Hawk To Challenge Hillary

The Jewish Week - July 7, 2000 - Adam Dickter

Calling a Senate win by Hillary Rodham Clinton a "victory for Yasir Arafat and his allies," a long-shot candidate for the Democratic nomination is espousing his tough views on Israel as one of the major differences between himself and the first lady.

In meetings with Jews in Borough Park and Crown Heights Mark McMahon, a Jericho, L.I., surgeon, has presented himself as a harsh critic of Palestinian statehood. The Brooklyn-born McMahon, 39, believes that Israel's strategy should be based on a Reaganesque policy of "peace through strength" rather than land for peace.

"They just have to say, Look, the borders are where they stand. We're not giving up any more land,' "says McMahon, who toured Israel in 1985 as a student at the London School of Economics.

Before running for the Senate, Clinton said it would be "in the long-term interests of the Middle East for Palestine to be a state." But McMahon says be believes that would lead to the destruction of Israel.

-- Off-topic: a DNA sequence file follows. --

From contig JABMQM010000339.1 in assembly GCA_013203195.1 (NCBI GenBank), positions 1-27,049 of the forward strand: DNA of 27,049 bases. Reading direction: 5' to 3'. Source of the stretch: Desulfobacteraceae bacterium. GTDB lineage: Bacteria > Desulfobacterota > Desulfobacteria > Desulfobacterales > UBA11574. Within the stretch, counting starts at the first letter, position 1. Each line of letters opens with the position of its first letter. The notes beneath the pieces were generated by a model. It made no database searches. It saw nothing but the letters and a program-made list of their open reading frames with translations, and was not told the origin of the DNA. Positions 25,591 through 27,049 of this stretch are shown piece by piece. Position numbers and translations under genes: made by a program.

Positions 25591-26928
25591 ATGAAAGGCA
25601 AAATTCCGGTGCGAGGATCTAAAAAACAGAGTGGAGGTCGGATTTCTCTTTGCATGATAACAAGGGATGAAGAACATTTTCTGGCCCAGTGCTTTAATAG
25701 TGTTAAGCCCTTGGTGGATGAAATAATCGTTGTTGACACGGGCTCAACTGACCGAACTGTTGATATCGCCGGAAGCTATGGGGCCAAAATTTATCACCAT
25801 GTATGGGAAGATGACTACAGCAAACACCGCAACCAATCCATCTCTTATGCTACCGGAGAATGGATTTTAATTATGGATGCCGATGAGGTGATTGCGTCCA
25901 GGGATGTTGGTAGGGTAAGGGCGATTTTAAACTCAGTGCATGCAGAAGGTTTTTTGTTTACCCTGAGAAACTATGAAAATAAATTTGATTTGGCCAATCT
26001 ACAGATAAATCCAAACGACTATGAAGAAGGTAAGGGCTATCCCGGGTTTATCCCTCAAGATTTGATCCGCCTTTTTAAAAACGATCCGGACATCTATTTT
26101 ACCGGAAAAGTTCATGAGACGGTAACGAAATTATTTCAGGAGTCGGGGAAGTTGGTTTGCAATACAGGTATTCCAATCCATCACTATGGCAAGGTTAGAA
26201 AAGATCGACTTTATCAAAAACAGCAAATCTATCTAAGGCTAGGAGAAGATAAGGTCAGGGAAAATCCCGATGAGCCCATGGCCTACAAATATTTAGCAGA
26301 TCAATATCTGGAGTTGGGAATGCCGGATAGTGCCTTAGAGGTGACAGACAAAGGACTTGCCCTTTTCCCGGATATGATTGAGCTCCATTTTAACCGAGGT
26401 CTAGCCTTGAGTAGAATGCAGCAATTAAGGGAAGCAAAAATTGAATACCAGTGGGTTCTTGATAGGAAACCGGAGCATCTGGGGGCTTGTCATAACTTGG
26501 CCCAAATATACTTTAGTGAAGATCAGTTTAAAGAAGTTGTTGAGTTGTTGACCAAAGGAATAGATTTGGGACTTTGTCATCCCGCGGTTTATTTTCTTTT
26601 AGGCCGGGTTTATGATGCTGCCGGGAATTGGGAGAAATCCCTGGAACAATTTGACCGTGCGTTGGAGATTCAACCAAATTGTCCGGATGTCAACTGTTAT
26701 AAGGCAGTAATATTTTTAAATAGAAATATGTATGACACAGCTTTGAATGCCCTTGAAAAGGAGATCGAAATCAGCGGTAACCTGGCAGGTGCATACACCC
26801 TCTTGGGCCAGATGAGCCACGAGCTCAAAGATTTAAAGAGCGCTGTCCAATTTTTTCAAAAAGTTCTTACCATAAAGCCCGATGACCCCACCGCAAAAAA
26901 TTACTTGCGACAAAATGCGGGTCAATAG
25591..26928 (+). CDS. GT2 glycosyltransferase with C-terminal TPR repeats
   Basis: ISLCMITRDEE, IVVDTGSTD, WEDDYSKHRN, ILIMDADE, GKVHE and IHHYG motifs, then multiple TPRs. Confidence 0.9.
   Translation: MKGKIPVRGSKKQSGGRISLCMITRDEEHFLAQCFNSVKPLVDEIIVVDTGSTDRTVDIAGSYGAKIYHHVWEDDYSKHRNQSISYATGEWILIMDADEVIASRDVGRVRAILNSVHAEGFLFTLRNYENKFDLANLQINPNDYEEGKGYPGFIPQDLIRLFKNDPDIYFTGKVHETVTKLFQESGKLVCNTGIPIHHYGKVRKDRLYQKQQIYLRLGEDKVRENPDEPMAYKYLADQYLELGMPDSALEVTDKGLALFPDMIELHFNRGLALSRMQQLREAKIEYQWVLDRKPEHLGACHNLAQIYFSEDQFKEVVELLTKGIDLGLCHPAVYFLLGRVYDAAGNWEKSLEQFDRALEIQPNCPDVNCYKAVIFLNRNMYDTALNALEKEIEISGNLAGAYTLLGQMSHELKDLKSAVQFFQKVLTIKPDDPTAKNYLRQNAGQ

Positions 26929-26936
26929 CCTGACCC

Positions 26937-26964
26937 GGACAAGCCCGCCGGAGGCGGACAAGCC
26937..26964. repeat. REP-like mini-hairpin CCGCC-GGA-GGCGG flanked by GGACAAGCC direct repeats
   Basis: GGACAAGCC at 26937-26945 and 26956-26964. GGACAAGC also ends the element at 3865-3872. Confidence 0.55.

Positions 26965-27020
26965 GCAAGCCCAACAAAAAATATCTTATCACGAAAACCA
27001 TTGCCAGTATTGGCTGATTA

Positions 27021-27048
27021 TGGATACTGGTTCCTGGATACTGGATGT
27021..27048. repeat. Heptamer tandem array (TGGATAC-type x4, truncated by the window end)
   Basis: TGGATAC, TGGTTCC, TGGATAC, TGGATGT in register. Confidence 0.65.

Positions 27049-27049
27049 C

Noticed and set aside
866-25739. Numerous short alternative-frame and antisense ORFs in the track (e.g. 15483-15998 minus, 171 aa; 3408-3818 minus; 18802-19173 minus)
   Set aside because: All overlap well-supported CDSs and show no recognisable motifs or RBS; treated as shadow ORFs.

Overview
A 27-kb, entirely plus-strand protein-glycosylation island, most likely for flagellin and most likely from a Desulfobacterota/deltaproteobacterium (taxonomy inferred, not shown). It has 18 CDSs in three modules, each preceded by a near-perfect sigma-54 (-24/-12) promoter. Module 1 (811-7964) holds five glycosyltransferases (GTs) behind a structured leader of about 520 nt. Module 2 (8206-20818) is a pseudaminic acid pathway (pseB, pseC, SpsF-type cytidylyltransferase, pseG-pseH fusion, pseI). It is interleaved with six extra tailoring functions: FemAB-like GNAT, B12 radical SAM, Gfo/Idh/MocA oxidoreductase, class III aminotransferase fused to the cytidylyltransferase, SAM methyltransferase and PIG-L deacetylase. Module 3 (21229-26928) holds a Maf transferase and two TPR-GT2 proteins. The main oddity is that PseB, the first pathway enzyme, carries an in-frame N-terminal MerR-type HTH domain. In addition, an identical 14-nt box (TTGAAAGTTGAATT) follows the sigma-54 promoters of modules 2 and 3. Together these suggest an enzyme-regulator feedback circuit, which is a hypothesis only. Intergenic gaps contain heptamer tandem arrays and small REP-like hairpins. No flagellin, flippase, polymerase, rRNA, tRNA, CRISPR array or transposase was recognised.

McMahon says Arafat, the Palestinian leader, cannot be trusted to run a state.

"I think it's sort of a shameful thing that this man who is responsible for the deaths of thousands and thousands of Jews is accorded with such respect," said McMahon. When asked to explain that figure, McMahon amended his answer to say "multitudes and multitudes" of Jews.

McMahon, who insists he has raised more than the 15,000 signatures required to win a spot on the Sept. 12 Democratic primary ballot, also supports clemency for Israel spy Jonathan Pollard, while Clinton has taken no position.

McMahon attributed Clinton's views on Israel to her not having grown up in New York. "Coming from Arkansas, Israel to [Clinton] is no different from Belgium or Chile. It's just another foreign policy subject. You don't have that emotional connection."

Clinton campaign spokesman Howard Wolfson pointed out that Clinton grew up in Illinois. "There are no Jews in Chicago?" he asked. Wolfson said he was skeptical that McMahon's name would appear on the ballot.

But Jeff Reznik, a consultant and former aide to Assemblyman Dov Hikind who is working on McMahon's campaign, said the candidate was gaining momentum among right-wing Jews.

"He understands that from 1947 to 1967, no Arab state wanted to make Jerusalem their capital, and that it is only an issue now" that Israel controls it, says Reznik.

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